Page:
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Outer Alliance Pride Day Post

By on Sep 1, 2009 in Uncategorized | 2 comments

As a member of the Outer Alliance, I advocate for queer speculative fiction and those who create, publish and support it, whatever their sexual orientation and gender identity.  I make sure this is reflected in my actions and my work. Today is Outer Alliance Pride Day! Roughly (only!) two weeks ago, I posted about starting a group like this. Before I knew it, a remarkable group of people had banded together to form a true alliance of writers in the speculative fiction community dedicated to supporting (and celebrating!) queer contributions in a positive way. That, my friends, is what the Internet is for. I identify as straight, but, from a personal writing perspective, queer characters have always figured into my books. In The Aldersgate, Queen Maelys is a lesbian and her scorned lover is the High Counselor, Kaythra Bav. In the same book, an entire race of genderless people, the Sibs,...

The not so secret secret to writing a book.

By on Jul 21, 2009 in Uncategorized | 4 comments

About two and a half years ago, I saw an Oprah special on the Secret. Wait! Don’t go away. I know it’s bullshit, but bear with me a second here. I promise I’m not going to go all hormonal on you. So, I watched the episode. I was home with a baby, and contemplating Existence and Everything. I had yet to finish my MA, just a thesis away, and wasn’t sure if I should go on with a PhD in English, didn’t know if I should go into freelancing, had no idea what the future held. I knew one thing: I wanted to be a writer. But, on the whole, I’d done a pretty piss poor job of it. It’s not that I hadn’t finished writing a novel. I’d done that. It’s that I didn’t know where I fit. I felt embarrassed about being a fantasy/science-fiction writer, likely because very few people I knew actually cared about that sort of thing. In spite of...

Crowded house: writing a party

By on Jun 4, 2009 in fantasy, Uncategorized, WIP, writing | 1 comment

Nah, not the kind with ale and food and wenches, though that happens from time to time. More like a party of people. At the moment I’m struggling with some of my chapters, as there are just too many damned people there all the time. Up until this point most of what I’ve written has been fairly straight-forward, with a handful of people doing fairly straight-forward things. Two, maybe three people in conversation, nice tight little story arcs… It was particularly comfortable in The Aldersgate because, well, every chapter was a new point of view, and helped me keep things neat and in a row. Now, in Peter of Windbourne, all of the sudden there are at least five people in just about every single scene. Oh sure I can write it out. Sure I can finagle it. But that doesn’t give me many options. Not to mention that my inability to balance characters was one of the...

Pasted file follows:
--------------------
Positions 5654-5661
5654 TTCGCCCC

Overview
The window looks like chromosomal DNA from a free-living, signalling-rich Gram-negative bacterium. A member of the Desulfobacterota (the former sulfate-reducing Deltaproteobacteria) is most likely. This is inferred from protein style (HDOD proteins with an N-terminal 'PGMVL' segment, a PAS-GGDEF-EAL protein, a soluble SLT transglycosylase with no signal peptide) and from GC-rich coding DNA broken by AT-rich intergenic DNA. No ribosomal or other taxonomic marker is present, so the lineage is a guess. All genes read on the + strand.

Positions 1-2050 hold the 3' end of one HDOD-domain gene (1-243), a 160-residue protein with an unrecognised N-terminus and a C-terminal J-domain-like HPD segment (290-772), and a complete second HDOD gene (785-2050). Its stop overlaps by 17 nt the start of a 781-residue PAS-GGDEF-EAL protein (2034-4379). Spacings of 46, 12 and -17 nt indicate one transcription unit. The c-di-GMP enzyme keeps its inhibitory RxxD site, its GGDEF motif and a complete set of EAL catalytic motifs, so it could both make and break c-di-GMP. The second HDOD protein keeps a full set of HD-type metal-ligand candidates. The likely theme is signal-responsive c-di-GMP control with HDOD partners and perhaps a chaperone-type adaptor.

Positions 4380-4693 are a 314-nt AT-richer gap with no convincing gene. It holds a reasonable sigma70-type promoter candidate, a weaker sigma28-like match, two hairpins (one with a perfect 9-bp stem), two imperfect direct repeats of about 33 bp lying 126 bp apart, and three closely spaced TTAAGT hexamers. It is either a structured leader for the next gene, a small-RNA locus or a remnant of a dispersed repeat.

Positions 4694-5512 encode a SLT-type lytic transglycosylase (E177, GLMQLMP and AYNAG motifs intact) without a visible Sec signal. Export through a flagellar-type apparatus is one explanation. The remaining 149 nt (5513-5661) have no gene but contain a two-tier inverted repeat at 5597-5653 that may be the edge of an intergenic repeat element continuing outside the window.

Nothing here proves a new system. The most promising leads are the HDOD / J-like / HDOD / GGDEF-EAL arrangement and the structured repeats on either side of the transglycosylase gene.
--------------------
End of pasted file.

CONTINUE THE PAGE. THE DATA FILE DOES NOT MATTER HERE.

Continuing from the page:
Ten Things I Want to See More of in Fantasy Literature

By on Jun 2, 2009 in fantasy, Uncategorized, writing | 13 comments

Consider this a call for suggestions. While I do my best to catch up on reading, covering both classics and new material, I can’t be everywhere at once. And between my own writing and editing I don’t have a lot of time to scour the internet… So: ten things I’d like to see more of in fantasy literature (some I’ve already mentioned but hey, if they’re still irking me, they’re worth mentioning again!). Gender bending. Why not? If I read one more fantasy novel with a deviant/evil homosexual character I might actually light it on fire. I mean, come on people. Fantasy is the most forgiving of all genres, and yet we’re still conforming to antiquated notions about sex, sexuality, and gender? Shame, shame! Women heroes that don’t suck. This is still an issue. Or if the women are heroes, they either resort to sex or violence to get what they...

Textual nightmares: or, some ways you can not suck at editing by learning from my mistakes

By on May 5, 2009 in aldersgate cycle, fantasy, publication, queen of none, Uncategorized, WIP, writing | 2 comments

Writing novels is not my problem. My output has only improved in the last few years, and I’ve finally moved beyond the whining about not having time, or making every excuse in the world not to write stage. Those were big hurdles for me, and I’m proud of the accomplishment. I generally make my 1K goal every day, with a few exceptions, and I love telling the stories. So what’s the problem, right? Unfortunately, what’s resulted is lots of first drafts, and not completed novels. As a writer who fumbles around in the dark putting pieces together, this is truly problematic as editing, the next step in the process, just opens up all sorts of new and strange writing problems and therefore, inevitably, leads me toward a complete creative freeze. I have approached editing three drastically different ways for the last three completed drafts. With The Aldersgate, I rewrote...

Falling apart at the seems: learning to write what you mean

By on Mar 31, 2009 in Uncategorized | 9 comments

Writing can be a never-ending process. I mean, theoretically, one could edit and re-edit until the very end, and still not be happy with the result (just ask Walt Whitman). It’s the nature of the beast. Words are malleable, changeable; they have multi-meanings, connotation, irony. You spend too much time fretting about words, and no matter how many drafts you complete, you may never have it ready. The key is to not get overwhelmed, and to have an approach. It’s always worth taking some time to weed out the big offenders, words that, if given too much leeway in the course of a novel can be absolutely poison to your description and intent in the plot. And in my humble opinion, there is no word so offending as the word seem. I love words, and word meanings, so to get to the bottom of this stinky little word, let’s start with etymology. According to the Online Etymology...